A low credit score increases your interest rate and closing costs, but how can you bump up your score quickly? Here are two ways to shoot up your score 30–100 points, in less than a month.
1. Lower the percentage you owe on your credit cards.
It’s not the amount you owe that matters; it’s the percentage of available credit that’s important. So, if you have a credit limit of $10,000 and your balance is $6,000 you’re in a worse position than someone whose credit limit is $20,000 and the balance is $8,000. Keep the following percentages in mind.
|50+%: Ouch.||When the amount you owe is more than your available credit, you’re in credit bureau trouble. This could detract 30–100 points from your score, which could cost you thousands at closing and increase your monthly payment.|
|30–50%: Decent.||This won’t detract much from your score, but it won’t help raise it either. If you want the lowest interest rate possible, spend some time figuring out if you can pay this down a bit. How much? Get to less than 10% for the best score.|
|Still, shaving a few percentages off this number can save you quite a bit of money.|
|Lenders can see that you use and manage credit well. When the amount you owe on credit cards is below 10%, it can send your credit score skyrocketing, which helps reduce your monthly mortgage.|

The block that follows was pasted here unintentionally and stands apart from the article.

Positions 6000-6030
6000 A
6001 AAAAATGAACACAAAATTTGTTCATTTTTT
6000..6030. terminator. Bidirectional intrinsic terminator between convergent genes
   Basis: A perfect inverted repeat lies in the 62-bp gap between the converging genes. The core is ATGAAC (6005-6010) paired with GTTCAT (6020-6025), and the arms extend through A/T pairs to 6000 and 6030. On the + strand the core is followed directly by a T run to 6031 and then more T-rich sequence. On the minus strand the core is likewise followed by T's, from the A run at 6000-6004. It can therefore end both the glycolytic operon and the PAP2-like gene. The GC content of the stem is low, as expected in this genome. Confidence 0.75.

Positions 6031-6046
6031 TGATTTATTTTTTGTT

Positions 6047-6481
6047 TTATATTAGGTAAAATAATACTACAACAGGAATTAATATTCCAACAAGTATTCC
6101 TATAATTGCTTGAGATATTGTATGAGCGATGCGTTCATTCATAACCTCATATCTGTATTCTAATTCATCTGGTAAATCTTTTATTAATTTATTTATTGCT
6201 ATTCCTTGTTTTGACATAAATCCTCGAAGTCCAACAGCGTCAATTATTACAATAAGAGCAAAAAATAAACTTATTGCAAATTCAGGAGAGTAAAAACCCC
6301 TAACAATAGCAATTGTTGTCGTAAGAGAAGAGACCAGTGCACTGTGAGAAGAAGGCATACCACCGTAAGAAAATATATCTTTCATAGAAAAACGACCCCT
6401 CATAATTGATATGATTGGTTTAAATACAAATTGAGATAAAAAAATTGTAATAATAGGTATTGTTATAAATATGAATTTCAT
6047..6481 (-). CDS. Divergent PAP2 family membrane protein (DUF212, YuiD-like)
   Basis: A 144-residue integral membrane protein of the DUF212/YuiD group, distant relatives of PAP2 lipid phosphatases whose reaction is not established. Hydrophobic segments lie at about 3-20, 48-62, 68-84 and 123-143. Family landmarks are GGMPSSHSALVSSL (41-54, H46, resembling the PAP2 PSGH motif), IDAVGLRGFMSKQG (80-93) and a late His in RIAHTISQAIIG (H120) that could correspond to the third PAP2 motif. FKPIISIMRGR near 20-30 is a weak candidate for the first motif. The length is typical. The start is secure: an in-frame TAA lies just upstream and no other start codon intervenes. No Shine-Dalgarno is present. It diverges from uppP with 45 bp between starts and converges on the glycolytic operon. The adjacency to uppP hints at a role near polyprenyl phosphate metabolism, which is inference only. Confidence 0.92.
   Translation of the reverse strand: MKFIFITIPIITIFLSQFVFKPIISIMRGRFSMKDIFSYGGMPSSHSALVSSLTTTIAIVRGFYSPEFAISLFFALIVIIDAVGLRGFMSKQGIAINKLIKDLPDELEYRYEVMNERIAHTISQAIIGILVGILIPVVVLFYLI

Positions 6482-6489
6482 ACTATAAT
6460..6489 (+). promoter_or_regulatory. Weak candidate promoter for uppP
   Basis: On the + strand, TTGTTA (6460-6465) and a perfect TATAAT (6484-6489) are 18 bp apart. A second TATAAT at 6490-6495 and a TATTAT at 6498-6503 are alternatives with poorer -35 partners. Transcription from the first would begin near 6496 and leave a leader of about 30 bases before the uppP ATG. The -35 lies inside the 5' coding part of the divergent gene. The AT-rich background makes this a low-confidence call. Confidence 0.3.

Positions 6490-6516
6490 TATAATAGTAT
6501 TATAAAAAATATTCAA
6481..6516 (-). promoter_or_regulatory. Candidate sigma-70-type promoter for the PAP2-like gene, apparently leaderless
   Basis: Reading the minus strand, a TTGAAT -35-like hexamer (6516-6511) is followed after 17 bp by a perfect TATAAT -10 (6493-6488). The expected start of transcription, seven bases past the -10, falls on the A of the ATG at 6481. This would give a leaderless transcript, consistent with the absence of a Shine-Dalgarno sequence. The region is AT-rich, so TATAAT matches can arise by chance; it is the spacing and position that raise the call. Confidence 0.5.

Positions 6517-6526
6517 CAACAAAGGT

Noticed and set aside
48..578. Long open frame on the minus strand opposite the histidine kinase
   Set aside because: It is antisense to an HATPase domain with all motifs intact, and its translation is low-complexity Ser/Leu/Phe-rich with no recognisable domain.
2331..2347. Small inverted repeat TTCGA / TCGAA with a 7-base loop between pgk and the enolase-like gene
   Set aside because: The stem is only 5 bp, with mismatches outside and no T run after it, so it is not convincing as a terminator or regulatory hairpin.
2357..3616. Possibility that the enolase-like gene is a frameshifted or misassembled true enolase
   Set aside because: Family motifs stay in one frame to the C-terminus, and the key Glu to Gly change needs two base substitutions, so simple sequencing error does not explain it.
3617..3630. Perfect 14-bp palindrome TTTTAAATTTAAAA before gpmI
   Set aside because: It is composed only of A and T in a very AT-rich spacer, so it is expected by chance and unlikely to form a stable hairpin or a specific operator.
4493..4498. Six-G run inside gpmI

Take note: you need to reduce the percentage owed across all your cards. Just paying off one card or transferring an existing balance to a new card isn’t going to help.
Also, you’ve got to keep this debt off your credit card balance, not only while you pre-qualify, but until you close (many a home loan has been lost by racking up a credit card with excited furniture purchases between offer and closing).
Lastly, your credit card company does not report your balance to credit bureaus on your due date, rather, they report on your statement date, which is typically 7–10 days after the due date. So, give yourself the time for your score to increase and for the new percentage to be reported.
2. Do not dispute a claim.
We’ve all heard we should pull our credit to have a look at what’s there before applying for a home loan. That’s great advice. Where do you go to get accurate info without having to submit your credit card? One good option is creditkarma.com. But hang on, read the rest of this post first.
Once you’ve checked your credit, don’t get into the middle of a dispute with a credit bureau while you’re applying for a home loan. Once you dispute a claim, the bureau puts a big red DISPUTED flag on your file, which stays there until the matter is officially resolved (which can take months). If you have a negative mark on your credit and are applying for a home loan, it’s better to write an explanatory letter to your chosen lender than to dispute the claim with the credit bureau.
Want to talk to an expert about other things you can do to bring your credit score up and keep your interest rate down? Call 801-770-6841 for a customized list of can-dos that apply specifically to your credit situation.